Secretary of Education Seeks Revocation of Philadelphia-Based Solomon Charter School's Charter

Mar 15, 2013, 15:03 ET from Pennsylvania Department of Education

School is Violation of the State Charter School Law

HARRISBURG, Pa., March 15, 2013 /PRNewswire-USNewswire/ -- Citing significant and severe violations of the Pennsylvania Public School Code, Secretary of Education Ron Tomalis today filed charges to revoke the cyber charter of Solomon Charter School in Philadelphia.

"Solomon officials have consistently demonstrated their inability to adhere to the school's governing charter and operate within the confines of the Charter School Law," Tomalis said.  "The Public School Code is explicit – cyber charter schools are to offer a significant portion of their curriculum through the Internet or other electronic means.''

"Since opening its doors in September 2012, Solomon has primarily operated as a brick-and-mortar charter school, circumventing the brick-and-mortar charter school authorization process, and negating the essential basis on which the charter was granted – that the school would provide a 'cyber' education to its students.''

In the filing of charges, Tomalis noted several reasons for revoking Solomon's charter, including:

  • Failure to deliver a significant portion of instruction to its students through the Internet or other electronic means;
  • Failure to provide or reimburse for each student enrolled all equipment, technology and services necessary for the online delivery of curriculum and instruction;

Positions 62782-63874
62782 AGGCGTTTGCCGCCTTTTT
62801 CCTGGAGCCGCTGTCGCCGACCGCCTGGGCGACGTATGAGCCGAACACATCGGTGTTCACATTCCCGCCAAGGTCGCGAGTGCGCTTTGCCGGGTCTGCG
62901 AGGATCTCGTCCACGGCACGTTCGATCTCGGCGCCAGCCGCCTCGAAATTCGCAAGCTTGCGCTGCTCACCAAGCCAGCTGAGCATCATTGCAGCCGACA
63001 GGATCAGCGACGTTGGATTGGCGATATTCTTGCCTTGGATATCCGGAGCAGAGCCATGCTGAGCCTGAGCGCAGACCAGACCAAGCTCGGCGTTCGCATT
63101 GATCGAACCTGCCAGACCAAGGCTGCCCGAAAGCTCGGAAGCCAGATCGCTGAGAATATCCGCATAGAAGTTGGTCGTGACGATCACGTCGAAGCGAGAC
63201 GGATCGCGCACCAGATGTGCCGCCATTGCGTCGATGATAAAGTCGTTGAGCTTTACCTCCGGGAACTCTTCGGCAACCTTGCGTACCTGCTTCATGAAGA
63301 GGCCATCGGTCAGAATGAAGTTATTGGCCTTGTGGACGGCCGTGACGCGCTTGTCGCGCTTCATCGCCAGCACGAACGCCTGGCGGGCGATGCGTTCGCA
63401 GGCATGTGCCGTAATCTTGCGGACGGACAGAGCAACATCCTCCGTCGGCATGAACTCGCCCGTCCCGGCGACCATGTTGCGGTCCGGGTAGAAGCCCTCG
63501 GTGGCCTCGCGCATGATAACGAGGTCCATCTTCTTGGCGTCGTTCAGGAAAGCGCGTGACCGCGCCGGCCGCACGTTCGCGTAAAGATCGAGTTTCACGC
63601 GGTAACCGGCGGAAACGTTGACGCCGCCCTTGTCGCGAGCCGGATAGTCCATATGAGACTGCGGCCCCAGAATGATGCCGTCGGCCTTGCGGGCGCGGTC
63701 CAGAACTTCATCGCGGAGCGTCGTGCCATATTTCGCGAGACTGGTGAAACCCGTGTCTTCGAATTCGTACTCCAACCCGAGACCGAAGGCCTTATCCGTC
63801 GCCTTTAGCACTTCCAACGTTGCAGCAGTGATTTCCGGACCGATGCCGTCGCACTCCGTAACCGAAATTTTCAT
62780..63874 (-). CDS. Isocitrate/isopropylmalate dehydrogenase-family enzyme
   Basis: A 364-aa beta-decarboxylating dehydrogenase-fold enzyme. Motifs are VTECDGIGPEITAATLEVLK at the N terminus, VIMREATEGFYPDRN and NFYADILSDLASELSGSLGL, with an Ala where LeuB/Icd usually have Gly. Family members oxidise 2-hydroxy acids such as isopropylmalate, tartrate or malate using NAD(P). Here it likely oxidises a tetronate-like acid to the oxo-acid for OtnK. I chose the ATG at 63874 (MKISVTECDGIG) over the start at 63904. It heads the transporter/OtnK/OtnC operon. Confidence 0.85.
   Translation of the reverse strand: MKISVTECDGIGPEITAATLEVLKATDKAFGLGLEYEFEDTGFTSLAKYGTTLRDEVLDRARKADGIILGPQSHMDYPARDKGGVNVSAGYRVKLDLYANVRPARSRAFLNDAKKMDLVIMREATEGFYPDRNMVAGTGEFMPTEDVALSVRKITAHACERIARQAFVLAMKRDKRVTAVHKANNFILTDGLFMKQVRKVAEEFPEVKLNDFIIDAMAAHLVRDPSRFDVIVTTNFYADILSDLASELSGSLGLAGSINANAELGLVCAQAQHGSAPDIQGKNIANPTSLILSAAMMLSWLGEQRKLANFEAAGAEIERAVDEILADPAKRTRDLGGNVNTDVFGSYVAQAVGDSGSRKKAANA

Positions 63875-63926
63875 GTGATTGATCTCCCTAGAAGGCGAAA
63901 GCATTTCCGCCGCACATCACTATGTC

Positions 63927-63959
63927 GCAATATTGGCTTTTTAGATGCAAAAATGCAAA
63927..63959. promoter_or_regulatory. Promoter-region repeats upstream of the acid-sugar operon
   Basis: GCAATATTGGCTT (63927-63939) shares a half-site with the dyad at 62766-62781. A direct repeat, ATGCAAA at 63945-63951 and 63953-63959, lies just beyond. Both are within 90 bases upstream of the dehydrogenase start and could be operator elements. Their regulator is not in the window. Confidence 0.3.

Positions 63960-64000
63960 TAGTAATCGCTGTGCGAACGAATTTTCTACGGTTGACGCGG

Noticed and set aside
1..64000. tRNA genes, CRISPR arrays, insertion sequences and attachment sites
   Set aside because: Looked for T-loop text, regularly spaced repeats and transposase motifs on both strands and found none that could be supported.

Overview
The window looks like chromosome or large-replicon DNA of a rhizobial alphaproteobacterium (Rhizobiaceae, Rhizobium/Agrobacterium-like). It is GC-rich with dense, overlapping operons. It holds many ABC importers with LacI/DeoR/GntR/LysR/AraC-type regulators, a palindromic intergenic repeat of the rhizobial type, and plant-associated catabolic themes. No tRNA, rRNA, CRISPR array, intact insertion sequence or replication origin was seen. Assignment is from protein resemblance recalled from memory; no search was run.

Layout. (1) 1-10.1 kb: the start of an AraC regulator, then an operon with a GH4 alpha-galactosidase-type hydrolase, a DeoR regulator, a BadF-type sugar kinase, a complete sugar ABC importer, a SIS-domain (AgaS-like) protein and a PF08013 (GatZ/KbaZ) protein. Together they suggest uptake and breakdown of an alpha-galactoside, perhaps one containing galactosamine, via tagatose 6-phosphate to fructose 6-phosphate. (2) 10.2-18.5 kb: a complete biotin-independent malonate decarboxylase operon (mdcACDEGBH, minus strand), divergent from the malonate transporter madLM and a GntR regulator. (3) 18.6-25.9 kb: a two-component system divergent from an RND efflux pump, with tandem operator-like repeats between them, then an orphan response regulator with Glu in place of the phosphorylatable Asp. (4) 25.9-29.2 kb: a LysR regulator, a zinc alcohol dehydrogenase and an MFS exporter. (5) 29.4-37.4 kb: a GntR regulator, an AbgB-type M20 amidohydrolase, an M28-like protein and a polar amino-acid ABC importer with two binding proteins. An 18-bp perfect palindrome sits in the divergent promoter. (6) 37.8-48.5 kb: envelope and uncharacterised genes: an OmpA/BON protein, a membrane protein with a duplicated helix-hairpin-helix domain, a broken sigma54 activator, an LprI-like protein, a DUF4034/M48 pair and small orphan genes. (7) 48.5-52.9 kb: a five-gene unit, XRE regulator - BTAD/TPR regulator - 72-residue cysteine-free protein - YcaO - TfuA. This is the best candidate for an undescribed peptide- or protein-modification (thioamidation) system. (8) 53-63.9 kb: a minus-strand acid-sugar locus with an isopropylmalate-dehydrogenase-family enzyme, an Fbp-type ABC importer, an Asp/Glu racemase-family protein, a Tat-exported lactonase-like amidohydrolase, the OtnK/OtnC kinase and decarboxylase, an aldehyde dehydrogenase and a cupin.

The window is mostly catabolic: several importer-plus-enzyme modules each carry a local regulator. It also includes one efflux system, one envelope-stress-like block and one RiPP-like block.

• Using its physical facility for purposes other than those permitted for a cyber charter school;
  • Failure to provide for each employee of the school enrollment in the Public School Employees' Retirement System; and
  • Violating provisions of law from which it has not been exempted.

Pennsylvania's Charter School Law – Article 17-A of the Public School Code – separates charter schools into three categories: charter schools, regional charter schools and cyber charter schools.

Charter schools and regional charter schools are authorized to operate through charters granted by a local school district's board of school directors. Commonly referred to as "brick-and-mortar" charter schools, these schools focus on teacher-centered instruction, including teacher-led discussion and face-to-face interaction at the school's facilities.

In contrast, cyber charter schools are authorized by the Department of Education to offer a structured education program in which content and instruction are delivered via the Internet without the requirement for a student to attend a physical facility, except on a very limited basis.